the privatekey needs the correct name, this is determined from the private key guid by some unknown hashing process, however filemon can record the system request and thus the correct file name can be resolved. run filemon and simply select one of the encrypted files, stop filemon and apply a highlighting filter of "file not found" scroll up untill you see highlight entry by the process lsass. you should see the complete folder name request with the correct file name - something like this: bb1c31a261eed4c09b0a92ad011aae21_904f931f-4993-4059-ab65-e3961044d535 - you can ignore the second half, it is merely the machine guid querried from the registry - hklm\software\microsoft\cryptography\machineguid - you can just used the resolved hash followed by an underscore - bb1c31a261eed4c09b0a92ad011aae21_

now try accessing the encrypted file - it should all matchup. decrypt.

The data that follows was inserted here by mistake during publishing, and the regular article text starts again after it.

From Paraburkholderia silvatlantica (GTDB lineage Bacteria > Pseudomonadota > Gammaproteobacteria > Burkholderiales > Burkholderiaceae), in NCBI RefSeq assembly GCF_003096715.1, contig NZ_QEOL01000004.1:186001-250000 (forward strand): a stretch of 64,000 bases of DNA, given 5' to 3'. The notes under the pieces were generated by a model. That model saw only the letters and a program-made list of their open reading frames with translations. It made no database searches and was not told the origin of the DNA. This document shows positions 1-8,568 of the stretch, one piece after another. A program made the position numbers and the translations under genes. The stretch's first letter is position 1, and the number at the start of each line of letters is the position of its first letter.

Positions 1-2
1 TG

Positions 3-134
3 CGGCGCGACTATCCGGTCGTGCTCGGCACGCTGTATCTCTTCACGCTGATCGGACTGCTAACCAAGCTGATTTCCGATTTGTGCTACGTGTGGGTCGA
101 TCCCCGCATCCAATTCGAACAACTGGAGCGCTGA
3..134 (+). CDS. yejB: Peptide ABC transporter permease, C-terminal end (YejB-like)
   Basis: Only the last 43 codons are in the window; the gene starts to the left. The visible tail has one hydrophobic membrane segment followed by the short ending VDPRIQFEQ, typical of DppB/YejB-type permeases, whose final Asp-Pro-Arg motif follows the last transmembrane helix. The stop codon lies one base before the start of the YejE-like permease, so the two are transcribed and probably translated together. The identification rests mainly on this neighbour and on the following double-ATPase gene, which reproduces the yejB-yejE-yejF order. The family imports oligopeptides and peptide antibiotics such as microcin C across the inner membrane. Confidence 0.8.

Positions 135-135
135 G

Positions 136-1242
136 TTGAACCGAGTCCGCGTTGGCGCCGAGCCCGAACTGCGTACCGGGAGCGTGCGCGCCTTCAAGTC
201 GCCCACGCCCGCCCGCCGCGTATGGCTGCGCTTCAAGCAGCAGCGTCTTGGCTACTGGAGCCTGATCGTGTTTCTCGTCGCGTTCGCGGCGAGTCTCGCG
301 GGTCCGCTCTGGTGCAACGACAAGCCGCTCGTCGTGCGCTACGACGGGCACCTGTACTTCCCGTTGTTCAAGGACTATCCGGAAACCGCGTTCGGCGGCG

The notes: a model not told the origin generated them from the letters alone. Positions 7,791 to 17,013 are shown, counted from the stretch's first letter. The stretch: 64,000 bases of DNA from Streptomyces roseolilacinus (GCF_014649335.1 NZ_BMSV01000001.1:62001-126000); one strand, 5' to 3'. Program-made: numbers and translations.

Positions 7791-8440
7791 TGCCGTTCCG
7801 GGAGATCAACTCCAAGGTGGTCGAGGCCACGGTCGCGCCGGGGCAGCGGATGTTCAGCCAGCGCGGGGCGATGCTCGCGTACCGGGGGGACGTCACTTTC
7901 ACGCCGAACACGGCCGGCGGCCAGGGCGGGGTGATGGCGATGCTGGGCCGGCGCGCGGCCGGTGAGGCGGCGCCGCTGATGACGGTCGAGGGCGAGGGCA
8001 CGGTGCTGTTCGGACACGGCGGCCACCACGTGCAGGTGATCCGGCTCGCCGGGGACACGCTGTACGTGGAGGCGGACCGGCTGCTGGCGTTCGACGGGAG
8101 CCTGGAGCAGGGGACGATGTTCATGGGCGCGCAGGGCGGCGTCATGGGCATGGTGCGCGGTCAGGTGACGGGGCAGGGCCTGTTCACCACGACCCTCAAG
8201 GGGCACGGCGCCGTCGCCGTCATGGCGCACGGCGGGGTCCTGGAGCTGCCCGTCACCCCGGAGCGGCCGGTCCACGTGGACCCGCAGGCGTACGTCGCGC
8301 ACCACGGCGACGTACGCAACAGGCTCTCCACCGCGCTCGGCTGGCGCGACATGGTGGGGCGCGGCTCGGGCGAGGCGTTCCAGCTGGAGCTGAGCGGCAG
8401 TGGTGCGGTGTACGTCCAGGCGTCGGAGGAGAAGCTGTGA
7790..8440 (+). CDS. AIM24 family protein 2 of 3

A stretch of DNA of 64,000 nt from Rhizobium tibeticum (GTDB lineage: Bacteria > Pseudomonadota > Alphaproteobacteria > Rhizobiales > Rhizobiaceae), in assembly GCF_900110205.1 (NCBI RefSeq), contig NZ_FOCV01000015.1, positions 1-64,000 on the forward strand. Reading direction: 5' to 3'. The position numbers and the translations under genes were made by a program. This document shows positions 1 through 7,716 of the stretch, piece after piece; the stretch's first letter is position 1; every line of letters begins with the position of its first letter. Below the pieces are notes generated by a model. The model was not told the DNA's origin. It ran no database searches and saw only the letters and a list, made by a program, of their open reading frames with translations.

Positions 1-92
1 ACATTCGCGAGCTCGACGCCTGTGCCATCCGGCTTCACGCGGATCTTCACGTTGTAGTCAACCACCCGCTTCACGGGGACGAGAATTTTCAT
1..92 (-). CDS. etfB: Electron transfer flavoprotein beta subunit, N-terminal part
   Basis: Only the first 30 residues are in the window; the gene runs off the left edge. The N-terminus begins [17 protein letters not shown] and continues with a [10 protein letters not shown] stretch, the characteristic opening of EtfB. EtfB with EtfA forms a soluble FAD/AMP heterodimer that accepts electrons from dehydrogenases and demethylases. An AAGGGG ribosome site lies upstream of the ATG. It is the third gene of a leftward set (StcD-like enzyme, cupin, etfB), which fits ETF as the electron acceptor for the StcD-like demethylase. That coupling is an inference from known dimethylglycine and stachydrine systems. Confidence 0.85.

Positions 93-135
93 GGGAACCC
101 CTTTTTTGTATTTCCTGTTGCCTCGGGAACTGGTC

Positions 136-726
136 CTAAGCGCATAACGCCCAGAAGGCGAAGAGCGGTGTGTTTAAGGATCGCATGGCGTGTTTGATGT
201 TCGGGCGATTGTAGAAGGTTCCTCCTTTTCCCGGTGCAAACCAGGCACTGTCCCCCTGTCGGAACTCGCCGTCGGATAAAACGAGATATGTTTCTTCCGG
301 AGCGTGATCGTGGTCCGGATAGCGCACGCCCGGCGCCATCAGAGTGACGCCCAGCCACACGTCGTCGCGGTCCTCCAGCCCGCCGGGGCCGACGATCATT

recovery with no information at all - specialist methods.

even if the key data has been overwritten it can still be recovered, unsure of companies and price, but this page details the technique - interesting to read, aside from efs.

the other way is matching the fek - if you scroll backup to the efs header image you will notice there is a section of size 128bytes, after username@machinename - within this block are the keys for decrypting the data, plus probably some user verifying entries. without the correct efs key this cannot be decrypted. although the encryption process appears to work on a 512 bytes basis, it really encrypts/decrypts in 8 bytes blocks. many popular file formats have standard headers of 8bytes and more, thus for these files, the plain text is already know, and thus can be matched against all fek keys for the correct key, once found the key can be applied to the remaining file. the first step in this process would be to determine the key format from a working system and then apply the correct encryption algorithm to the encrypted data. the time taken to get a match would vary greatly on the hardware and algorithm used and since the fek is different for each file, it could take along time to decrypt all the files - though not impossible...

in closing - backup your efs keys properly!!
you must get permission from the respective author before reproduction

inserted by FC2 system